Let’s talk about being a parent.
When my daughter had just learned how to read I suddenly realized that the headlines of the tabloids were now accessible to her as we waited in line at the grocery store. I had a little talk with her about how those kinds of publications were different than newspapers like the Baltimore Sun, and that they sometimes twisted or stretched the truth, or downright made things up. So, I said, full of the wisdom of a young parent determined to raise a child with discerning critical thinking skills, “If you see anything on those papers that you don’t understand, I want you to feel comfortable asking me about it.”
The very next time we were in the grocery store, on a day that was rather quiet in the checkout line, my daughter’s sweet young voice piped up with confidence.
“Mom? What’s ‘kinky sex’?”
Be careful what you wish for.
My definition, an on-the-spot, off-the-top-of-my-head explanation for a six year old, went something like this:
“You know how you like chocolate bars? Chocolate bars are really good, aren’t they? Well, when people use that word kinky it’s kind of like saying that there are people who can enjoy the chocolate bar only if they stole it. That’s what makes it special to them.”
There was more, and I’m hoping it was a little better than that, but remember: we were in the checkout line, paying, and carrying grocery bags and I was thinking on my feet. At the time I was pretty darned proud of myself. Now I look back and wince a little. (Okay, maybe a lot.) What’s more important is that this was only one conversation of many conversations about sex and other difficult-to-talk-about topics. I don’t think I ruined her life. You’d have to ask her, of course. She’s thirty four.
Yesterday I came across this quote shared in honor of Banned Books Week:
That’s it. Sometimes as parents we encounter something that makes us fearful for our children because we think it may hurt them and we have a strong emotional reaction that it’s our job to protect them. In many ways it is our job to protect our children. That’s no lie. But there’s a big difference between something like contaminated drinking water or unsafe streets and books in a library.
Now let’s talk about Banned Books Week. (September 26 - October 2nd) It’s almost over, but its observance in Howard County has been marred by some parents who had read something on social media about some other parents in Fairfax, Virginia who were really angry about a book in their adolescent child’s school library. In some circles this topic has surpassed denying that there’s racism in Howard County as the outrage du jour.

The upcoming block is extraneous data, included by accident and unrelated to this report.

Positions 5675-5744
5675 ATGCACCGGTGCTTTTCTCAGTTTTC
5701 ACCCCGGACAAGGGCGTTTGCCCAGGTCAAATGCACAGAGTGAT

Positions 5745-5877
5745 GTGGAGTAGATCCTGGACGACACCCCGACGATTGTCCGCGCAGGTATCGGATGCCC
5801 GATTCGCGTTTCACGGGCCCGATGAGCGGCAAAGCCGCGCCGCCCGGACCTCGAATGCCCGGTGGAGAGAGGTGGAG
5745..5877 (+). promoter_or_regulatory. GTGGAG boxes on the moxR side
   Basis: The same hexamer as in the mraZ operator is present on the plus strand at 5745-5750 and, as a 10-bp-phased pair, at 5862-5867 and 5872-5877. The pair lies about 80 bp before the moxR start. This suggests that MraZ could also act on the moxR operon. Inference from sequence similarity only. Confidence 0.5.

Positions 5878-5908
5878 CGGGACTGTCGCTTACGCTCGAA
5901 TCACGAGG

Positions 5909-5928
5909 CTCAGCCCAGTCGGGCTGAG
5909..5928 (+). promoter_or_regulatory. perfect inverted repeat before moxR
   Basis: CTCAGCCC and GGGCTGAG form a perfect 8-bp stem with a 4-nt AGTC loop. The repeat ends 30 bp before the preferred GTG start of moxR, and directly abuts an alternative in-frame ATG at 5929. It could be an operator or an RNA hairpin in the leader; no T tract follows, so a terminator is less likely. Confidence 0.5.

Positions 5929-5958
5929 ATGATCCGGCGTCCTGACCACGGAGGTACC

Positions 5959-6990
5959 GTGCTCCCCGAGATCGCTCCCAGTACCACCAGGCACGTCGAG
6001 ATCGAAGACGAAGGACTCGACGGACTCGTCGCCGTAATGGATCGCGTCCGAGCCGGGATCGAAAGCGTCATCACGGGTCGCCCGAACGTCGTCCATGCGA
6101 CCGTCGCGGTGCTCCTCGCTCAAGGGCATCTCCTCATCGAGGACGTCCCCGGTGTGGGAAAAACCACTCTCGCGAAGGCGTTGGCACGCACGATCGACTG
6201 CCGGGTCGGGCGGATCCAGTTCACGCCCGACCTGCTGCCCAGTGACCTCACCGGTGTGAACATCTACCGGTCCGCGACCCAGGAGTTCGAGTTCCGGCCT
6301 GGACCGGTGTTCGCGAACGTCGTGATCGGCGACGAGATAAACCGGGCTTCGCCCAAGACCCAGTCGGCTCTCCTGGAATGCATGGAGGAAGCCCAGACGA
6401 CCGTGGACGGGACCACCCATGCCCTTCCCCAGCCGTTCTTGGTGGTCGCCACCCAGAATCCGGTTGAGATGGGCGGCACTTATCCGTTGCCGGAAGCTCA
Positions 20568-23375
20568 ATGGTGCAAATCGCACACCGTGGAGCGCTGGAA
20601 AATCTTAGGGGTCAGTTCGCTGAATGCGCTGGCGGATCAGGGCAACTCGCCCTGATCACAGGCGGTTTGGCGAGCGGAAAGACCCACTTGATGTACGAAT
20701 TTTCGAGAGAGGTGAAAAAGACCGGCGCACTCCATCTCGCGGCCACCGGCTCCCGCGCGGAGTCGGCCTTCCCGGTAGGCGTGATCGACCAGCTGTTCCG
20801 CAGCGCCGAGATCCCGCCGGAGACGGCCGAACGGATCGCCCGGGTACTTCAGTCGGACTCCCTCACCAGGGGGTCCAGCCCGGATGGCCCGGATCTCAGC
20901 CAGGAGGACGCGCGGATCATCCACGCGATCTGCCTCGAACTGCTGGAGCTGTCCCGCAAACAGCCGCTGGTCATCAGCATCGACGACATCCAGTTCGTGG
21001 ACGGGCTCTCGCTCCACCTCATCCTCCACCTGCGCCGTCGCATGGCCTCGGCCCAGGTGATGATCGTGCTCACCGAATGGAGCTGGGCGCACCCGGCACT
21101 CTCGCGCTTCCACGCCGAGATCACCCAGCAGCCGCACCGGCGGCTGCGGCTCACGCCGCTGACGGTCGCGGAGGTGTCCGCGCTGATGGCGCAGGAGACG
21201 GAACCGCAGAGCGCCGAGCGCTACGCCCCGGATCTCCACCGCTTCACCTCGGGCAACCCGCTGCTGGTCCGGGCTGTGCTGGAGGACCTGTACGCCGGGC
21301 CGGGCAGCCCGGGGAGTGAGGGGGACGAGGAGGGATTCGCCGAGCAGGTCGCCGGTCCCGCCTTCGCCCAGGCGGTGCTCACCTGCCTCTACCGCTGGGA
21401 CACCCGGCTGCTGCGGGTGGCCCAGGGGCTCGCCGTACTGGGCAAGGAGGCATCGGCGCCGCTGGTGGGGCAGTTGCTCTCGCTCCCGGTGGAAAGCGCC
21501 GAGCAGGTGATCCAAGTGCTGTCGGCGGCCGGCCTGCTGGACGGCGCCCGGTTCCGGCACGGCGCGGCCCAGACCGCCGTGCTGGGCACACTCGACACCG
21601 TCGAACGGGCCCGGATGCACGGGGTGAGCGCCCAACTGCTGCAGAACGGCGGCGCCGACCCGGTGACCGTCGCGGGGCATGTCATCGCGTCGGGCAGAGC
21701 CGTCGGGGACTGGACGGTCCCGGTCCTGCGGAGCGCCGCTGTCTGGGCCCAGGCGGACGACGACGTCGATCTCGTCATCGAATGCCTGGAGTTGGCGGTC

And, verily, I say unto you: this stems from a strong emotional reaction to something that makes these parents fearful and uncomfortable. It taps into a primal fear that says, “here is something threatening and potentially dangerous.” Their subsequent reaction would be more in line with responding to an oncoming car or a wild animal attack.
This is a problem.
And here’s another one: when we talk about school libraries, your child is not the only one in the school. Your child will by design have a school library that is composed of books meant to meet the needs of all kinds of children in their school community. That’s truly what libraries are supposed to do. Librarians/Media Specialists are highly trained, extremely well-educated, inquisitive, responsive, and community-minded. In the case of school librarians, their community is the school. They work together with other librarians in the school system to make the most age-appropriate/developmentally appropriate selections to serve the students that will be using and learning in their libraries.
We as parents make decisions with the aim of caring for and protecting our own children. We are not given the power to control the whole world to make it the kind of world that we want our children to see. Honestly, there have been times that I have wished that I could. But that’s not the way things work. Our task as parents is to love, support, and inform our children in a way that will prepare them to grow into healthy and whole human beings.
More tomorrow. Also…
Duhn duhn DUHN!
…another educational story from my own parenting experience.